However, developers of open source live chat software aren’t receiving income directly from the customer, and as a result won’t be pressed to make changes to a free software. This can result in stalled development, a slow release of new features if at all, and poor prioritization of improvements (for example, unpaid developers may not be willing to make or prioritize complicated changes that could majorly benefit the software). Developers of free live chat software may become overwhelmed by honest user feedback and suggestions, rather than eager to implement them.

    With no contracts binding them, the developers of free software may simply abandon the project as a result of having no time to update or further development, or thanks to a loss of interest.

  8. Free Products Reflect Poorly on Your Business

    The rule of reciprocity teaches us that when you invest in your customers, they feel more compelled to invest in you.

    Cheap customer service offerings reflect poorly on your business, and the value that you place on your customers. They can make you look unprofessional, either due to the adds within the chat window, or due to the lack of customization options available to make the chat window seem at home on your website.

    While your company’s mission, the quality of your products, and the navigability of your website are ultimately the biggest contributors to your brands image, an unprofessional live chat window can damage your brand’s otherwise well-crafted image.

  9. They Won’t Grow with Your Company

    Free software might not grow with your company for a number of reasons.

    As your company grows, you may find that the limitations of the free live chat software become increasingly restrictive. What may have initially worked for your business may no longer prove useful for your team.

    For example, imagine that you have been using a free live chat app that allowed only one agent to be online at a time. For a while this works for your company – until your company experiences some growth. Now to successfully attend your customers and continue expanding, your company needs to have two live chat agents online at a time. With the free live chat software, you are out of luck.

    The fact that free live chat software is not scalable can bring unnecessary growing pains to maturing companies in vital stages of their development. Additionally, companies who opt for free live chat software solutions fail to develop a quality customer/client relationship with their provider. This means that there is no one to check in to make sure that the product is meeting the company’s needs as the company continues to grow.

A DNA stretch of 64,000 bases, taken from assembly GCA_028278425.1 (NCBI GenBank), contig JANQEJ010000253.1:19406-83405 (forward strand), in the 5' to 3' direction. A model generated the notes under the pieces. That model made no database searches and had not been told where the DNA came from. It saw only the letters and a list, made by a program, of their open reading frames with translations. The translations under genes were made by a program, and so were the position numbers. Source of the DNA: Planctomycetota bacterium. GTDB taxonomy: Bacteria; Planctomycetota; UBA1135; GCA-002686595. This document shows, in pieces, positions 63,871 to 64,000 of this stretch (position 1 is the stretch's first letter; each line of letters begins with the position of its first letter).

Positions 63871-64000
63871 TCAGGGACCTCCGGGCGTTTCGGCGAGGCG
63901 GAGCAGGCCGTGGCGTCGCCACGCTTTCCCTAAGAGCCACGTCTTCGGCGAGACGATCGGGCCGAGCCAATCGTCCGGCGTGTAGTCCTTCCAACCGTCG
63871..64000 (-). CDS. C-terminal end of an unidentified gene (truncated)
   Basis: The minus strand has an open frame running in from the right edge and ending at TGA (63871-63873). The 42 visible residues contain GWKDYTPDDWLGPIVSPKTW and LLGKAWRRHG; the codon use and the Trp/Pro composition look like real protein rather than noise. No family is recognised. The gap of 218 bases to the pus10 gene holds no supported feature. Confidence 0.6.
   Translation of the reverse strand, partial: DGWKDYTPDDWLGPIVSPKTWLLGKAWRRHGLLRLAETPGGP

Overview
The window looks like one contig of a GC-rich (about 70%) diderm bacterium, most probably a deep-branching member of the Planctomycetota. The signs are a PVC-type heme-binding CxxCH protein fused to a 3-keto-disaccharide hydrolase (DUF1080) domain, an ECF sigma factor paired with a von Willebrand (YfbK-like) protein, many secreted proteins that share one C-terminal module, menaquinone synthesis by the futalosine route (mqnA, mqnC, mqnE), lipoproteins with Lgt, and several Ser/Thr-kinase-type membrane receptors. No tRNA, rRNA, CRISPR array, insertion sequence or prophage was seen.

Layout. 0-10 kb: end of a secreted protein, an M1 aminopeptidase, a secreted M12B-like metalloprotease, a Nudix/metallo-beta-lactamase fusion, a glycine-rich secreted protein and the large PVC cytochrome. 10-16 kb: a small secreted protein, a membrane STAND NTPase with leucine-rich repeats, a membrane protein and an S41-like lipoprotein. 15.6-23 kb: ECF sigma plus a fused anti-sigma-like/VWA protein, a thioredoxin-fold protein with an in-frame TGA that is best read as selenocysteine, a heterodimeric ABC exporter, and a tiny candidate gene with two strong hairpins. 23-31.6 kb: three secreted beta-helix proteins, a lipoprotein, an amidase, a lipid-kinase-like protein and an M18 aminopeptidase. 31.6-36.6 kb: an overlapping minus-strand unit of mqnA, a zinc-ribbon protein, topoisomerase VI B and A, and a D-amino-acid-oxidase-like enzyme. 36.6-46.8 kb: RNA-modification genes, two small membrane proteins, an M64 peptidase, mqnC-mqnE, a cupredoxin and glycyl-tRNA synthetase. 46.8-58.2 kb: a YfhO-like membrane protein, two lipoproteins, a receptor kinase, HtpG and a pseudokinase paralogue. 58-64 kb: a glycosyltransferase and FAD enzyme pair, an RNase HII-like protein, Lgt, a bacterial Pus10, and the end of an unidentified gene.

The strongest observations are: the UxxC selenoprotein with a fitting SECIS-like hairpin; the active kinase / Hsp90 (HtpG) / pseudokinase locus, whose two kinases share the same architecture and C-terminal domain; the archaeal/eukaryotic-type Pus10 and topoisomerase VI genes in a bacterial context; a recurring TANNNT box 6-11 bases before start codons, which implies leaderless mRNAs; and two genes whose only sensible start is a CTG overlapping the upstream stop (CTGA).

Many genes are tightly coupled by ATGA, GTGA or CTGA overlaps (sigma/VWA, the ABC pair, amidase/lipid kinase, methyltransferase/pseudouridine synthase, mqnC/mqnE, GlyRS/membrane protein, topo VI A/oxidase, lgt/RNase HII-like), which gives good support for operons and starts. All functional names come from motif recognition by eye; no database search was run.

10. Free Products Could Cost More in the Long Run

    Companies that are blinded by the idea of free live chat software may end up footing a bigger bill in the long run.

    Paid live chat software often comes with valuable resources to assist in setup, installation, configuration, training, support, and maintenance. Companies that rely on free live chat software may find that without these resources, they end up spending out of pocket for third-party assistance or materials.

    If you take on a free live chat software solution that is not scalable, it may cost you both money and time. Some established companies offer free live chat software as a means of eventually forcing your company to upgrade to a paid model so that you can get full functionality. If you adopt this kind of free live chat solution without accounting for your company’s potential growth, you may be forced to pay into a model that is not optimal for your company. This might include get roped into a plan that has steep price hikes, or a suboptimal payment plan.

    To avoid paying into a plan that is not ideal for your business, growing companies that opt for free live chat software may need to switch to a paid solution with another company. This means that you will have to take the time to research, deploy, customize, and learn a whole new software. You will need to retrain your staff on a software that the whole team could have been an expert in, had you chosen to use it from the start. (At least late is better than never!)


The word “free” is never universally good or bad – it’s up to us to not lose ourselves in its appeal, and to judge each situation, product, and service individually.

Instead of automatically attaching to a free live chat software, be open to other affordable options. Picture where you see your company in a year or two, and go with a solution that will meet both your present and future needs. If you aren’t sure, don’t worry – you always get a free trial!

By investing early in a quality live chat solution, you will save yourself from a headache down the road, and expedite your company’s growth today.

For a quick look at how to evaluate live chat and other customer engagement software providers, check out our blog post, Choosing My Solution: A Customer Engagement Software Checklist.

How to Choose the Best Live Chat Software: A Buyer’s Guide

How to Choose the Best Live Chat Software: A Buyer’s Guide

Our buyer’s guide can be a great tool to save evaluation costs and help you make well informed decision on which live chat solution is the best one for your business.

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Isabella Steele

About Isabella Steele

Isabella is a freelance editor, writer, and blogger with Comm100. She is passionate about helping people, teams, and organizations grow into their full potential, and excel in their service. In her spare time, you can find her traveling, painting, or drinking copious amounts of coconut water. Connect with Isabella on LinkedIn.